RogerBW's Blog

The Janus Stone, Elly Griffiths 05 December 2022

2010 mystery, second in the series. After the events of the first book, Ruth Galloway is pregnant, and not quite sure how to tell anyone (particularly the father). Oh, and there's another archaeology-related crime to solve.

It's a body found on a city centre site that's about to be turned into yuppie flats, but once basic questions of dating are resolved, it looks more like mid 20th century than the Iron Age that's Ruth's preferred period. Was it related to the decaying family house? Or the children's home that was moved in when it was sold? Neither is going to look good, but surely that won't be her problem. Until someone starts threatening her, and perhaps even trying to scare her to death.

This is definitely more of the "novel with some mystery trappings" form than the "mystery novel" one ­ though it's not trying to be in the literary novel genre either. There are angsty relationships, and tentative attempts to build connections, and prejudices which may or may not turn out to be relevant. Until the action of the finale, progress on the case is very slow, and sometimes stops completely. There are welcome touches of humour.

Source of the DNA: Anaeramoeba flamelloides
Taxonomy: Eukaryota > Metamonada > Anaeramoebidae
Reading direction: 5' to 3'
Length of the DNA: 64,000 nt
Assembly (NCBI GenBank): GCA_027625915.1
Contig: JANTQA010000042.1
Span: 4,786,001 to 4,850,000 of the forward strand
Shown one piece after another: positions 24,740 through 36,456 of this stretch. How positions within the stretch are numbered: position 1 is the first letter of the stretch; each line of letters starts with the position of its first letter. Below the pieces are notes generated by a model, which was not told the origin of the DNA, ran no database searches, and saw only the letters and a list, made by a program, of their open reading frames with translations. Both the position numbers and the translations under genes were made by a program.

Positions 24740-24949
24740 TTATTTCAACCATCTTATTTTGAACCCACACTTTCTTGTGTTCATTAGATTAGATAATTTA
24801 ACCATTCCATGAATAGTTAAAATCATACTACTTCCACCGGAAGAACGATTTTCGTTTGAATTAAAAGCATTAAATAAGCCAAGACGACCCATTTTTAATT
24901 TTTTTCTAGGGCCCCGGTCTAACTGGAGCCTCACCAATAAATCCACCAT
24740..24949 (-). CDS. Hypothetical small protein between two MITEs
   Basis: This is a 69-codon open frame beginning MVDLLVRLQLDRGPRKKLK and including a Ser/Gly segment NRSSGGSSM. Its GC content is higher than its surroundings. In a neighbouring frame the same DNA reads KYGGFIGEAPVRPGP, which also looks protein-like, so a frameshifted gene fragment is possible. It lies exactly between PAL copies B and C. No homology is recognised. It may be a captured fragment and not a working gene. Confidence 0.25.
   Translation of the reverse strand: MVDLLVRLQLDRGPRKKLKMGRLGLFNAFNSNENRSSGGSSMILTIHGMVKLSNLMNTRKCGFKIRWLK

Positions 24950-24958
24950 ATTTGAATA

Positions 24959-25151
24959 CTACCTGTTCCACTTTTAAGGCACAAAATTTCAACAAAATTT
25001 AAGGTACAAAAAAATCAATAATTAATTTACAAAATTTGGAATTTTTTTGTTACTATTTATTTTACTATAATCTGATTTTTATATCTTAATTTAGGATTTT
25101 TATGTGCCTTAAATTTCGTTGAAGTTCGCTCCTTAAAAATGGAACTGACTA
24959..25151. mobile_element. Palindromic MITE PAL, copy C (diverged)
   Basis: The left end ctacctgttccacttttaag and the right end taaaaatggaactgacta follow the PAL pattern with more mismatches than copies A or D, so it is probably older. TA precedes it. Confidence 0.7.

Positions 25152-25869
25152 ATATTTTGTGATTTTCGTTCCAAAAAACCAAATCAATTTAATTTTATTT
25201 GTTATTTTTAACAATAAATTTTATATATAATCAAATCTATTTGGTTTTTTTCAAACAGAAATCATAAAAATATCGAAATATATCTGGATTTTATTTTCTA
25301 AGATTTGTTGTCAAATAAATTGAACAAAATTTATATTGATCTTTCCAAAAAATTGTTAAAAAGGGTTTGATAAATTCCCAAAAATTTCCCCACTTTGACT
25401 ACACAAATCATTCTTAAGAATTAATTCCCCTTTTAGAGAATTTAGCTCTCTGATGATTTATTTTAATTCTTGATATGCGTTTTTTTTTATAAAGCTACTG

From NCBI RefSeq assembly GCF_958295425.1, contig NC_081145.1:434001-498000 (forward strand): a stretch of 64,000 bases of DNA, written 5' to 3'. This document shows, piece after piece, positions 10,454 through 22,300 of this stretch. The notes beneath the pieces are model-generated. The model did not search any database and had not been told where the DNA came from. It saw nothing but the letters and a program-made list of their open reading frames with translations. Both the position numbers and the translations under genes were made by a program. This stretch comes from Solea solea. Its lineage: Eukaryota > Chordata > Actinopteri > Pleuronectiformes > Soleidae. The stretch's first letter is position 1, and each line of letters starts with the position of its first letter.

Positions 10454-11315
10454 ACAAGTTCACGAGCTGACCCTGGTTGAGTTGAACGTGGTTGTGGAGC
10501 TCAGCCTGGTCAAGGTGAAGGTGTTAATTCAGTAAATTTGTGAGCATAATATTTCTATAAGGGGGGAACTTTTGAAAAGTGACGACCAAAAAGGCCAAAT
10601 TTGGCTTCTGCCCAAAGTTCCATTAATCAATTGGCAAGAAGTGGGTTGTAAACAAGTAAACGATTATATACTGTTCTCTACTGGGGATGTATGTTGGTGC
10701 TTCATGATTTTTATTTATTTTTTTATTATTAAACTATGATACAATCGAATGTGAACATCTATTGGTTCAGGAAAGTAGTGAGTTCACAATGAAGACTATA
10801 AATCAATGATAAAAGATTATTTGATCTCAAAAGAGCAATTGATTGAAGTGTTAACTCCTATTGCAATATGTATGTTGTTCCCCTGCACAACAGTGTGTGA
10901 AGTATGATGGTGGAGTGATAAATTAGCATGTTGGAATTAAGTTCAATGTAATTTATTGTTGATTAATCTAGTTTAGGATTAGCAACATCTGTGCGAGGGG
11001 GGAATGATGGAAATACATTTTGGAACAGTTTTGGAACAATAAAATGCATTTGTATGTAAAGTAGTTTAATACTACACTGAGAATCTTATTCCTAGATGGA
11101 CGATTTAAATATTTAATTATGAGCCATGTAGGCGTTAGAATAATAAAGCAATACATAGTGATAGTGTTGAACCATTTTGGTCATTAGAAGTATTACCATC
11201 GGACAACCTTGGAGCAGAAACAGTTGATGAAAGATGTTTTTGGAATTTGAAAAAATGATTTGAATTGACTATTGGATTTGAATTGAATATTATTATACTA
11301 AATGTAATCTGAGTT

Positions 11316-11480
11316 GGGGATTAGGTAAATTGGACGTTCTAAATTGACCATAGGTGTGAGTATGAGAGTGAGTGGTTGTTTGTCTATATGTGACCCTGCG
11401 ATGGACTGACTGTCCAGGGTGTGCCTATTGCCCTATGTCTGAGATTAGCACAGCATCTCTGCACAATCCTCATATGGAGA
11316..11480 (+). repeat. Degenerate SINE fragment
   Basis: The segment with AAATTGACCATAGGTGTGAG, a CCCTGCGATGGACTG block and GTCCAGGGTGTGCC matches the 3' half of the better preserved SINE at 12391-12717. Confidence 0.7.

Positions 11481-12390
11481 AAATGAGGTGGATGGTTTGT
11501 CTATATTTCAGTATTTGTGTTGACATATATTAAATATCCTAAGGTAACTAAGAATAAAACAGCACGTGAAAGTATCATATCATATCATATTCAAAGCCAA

Nelson has a police diver on hand to climb down into the well. He is wearing a safety harness and is attaching a rope to a grappling hook.

‘Why a diver?’ asks Ruth. ‘There's no water there now.’

‘We can't be sure of that,’ says Nelson. ‘Because he's insured and we don't actually have a police wishing-well division.’

It's still good stuff, perhaps not for the mystery purist, but a thoroughly engaging novel of people who happen to be connected with a murder (or perhaps more than one).

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Previous in series: The Crossing Places | Series: Ruth Galloway | Next in series: The House at Sea's End

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